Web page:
BBC plans pounds 80m-a-year cuts in administration
The subject is so controversial, and the potential impact on jobs so large, that Sir Michael Checkland, Director-General of the BBC, said in Birmingham this week that no decisions will be taken until September, allowing senior managers all of August to mull over the options and lobby for their interests.
But in announcing the BBC's new 24-hour radio news service and education directorate, he said: 'The rigorous review of support costs we are conducting will reduce overheads to a minimum, and release more funds to fulfil the programme objectives I have outlined.'
The report has been drawn up following a Price Waterhouse study earlier this year which identified 365 different functions that are carried out by the BBC but which are not directly related to the basic business of making television and radio programmes - everything from running transmitters to the laborious system of processing artists' contracts.
It found that a quarter of the licence fee, pounds 330m, was absorbed by administration. This was seen as far too high. It has gone on to identify, and draw a ring fence around, the special costs of about pounds 50m year associated with the governance of the BBC: everything from running the board of governors to answering letters from the public.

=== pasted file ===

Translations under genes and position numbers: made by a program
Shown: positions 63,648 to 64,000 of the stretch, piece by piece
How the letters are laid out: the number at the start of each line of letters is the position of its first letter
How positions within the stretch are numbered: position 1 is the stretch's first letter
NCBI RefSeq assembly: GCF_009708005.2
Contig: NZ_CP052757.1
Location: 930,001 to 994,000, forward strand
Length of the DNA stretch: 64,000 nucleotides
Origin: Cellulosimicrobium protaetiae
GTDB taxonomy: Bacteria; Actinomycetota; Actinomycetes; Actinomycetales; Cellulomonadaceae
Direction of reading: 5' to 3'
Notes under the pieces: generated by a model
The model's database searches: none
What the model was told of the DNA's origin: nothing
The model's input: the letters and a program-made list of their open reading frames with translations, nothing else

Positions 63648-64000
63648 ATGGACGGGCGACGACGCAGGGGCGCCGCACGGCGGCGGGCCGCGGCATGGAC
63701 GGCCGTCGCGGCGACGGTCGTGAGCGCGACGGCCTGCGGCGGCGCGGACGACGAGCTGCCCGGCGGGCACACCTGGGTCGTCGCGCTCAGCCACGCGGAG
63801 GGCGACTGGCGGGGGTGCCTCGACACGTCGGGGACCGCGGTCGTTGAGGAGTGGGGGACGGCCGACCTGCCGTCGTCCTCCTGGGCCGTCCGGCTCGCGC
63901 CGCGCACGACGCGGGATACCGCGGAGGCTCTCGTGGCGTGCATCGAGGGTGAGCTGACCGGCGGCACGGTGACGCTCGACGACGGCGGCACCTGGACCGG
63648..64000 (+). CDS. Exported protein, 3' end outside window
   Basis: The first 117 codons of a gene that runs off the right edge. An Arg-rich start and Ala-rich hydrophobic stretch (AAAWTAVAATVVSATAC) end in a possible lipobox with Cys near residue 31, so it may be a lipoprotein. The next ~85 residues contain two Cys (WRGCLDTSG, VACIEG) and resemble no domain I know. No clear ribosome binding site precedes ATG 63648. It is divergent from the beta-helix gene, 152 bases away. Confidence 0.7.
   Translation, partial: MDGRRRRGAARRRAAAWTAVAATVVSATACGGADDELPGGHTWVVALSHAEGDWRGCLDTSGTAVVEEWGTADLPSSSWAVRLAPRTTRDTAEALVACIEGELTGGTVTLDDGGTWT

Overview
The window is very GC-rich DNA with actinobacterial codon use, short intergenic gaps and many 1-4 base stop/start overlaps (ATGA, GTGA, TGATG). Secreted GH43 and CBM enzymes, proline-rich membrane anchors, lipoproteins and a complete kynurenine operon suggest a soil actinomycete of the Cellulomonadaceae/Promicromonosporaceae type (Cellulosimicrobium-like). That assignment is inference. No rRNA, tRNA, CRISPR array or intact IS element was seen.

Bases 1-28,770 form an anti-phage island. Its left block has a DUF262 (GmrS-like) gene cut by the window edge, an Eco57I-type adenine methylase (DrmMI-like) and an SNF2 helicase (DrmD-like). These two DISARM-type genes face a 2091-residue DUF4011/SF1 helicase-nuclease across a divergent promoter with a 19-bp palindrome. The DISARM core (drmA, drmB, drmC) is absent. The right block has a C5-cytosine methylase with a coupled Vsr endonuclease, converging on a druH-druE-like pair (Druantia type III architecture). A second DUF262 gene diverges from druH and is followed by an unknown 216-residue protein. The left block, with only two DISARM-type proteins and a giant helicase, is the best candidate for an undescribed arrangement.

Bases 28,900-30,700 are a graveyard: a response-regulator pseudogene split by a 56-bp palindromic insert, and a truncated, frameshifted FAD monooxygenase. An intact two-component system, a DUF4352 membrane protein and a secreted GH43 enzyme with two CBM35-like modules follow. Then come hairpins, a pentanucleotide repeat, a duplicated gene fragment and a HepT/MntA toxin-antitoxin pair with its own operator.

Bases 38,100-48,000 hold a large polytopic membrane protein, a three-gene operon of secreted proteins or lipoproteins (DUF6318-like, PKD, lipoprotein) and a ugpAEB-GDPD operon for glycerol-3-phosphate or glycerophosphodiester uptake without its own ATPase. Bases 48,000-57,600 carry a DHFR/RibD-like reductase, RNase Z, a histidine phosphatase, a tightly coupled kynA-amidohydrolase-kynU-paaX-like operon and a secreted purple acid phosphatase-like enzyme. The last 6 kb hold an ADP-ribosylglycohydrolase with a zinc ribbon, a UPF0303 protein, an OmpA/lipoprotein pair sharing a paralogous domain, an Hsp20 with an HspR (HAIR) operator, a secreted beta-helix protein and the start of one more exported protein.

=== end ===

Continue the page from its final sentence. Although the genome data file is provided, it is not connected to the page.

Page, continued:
Until the rest of the BBC's bureaucracy is harshly pruned back, the market-oriented system of producer choice, allowing programme-makers to shop outside the corporation for services, cannot work fairly. The BBC's own programme-making services are carrying far heavier costs than outside independent facility companies and freelance technicians, with whom they are expected to compete. A small group of top BBC managers, led by the BBC's personnel director, Margaret Salmon, have spent the summer working on the masterplan, devising budget cuts, and buildings to be sold or vacated.
This has been accompanied by a matrix, in which each administrative function is given a score on a scale of 0 to 4. Essential functions such as transmission are given a 0 score. But there are other activities, engineering research, for example, which have less direct importance, which have higher scores.
The matrix paves the way for an objective system of cost/benefit analysis, allowing the board of management to work out which are the high-cost and low-benefit activities. A typical department appears to be facing budget cuts of between 20 and 30 per cent.
Senior BBC staff report that the organisation is in the grip of a seismic upheaval: rapid changes in broadcasting, with satellite television and ITV ending the cosy staus quo, accompanied by huge and unpopular changes in working conditions and organisation inside the BBC. They also fear that debate about the future direction of the BBC - and what its future programme services should carry - is being unnecessarily stifled.
Many managers appear to be in the dark about the overall plan: several controllers of BBC Radio attending this week's Radio Academy did not know about the decision to launch the new radio news channel until Sir Michael arrived to announce it. They are also serving two masters: Sir Michael Checkland is not leaving until next February. John Birt, his successor, is not a great admirer of much of the BBC's current output.
The board of management is bracing itself for the axe. The director general-designate, Mr Birt, is expected to want to reform it by appointing managers responsible for BBC-wide functions, such as resources, rather than continuing with the current system, which encourages sectional interests to flourish.
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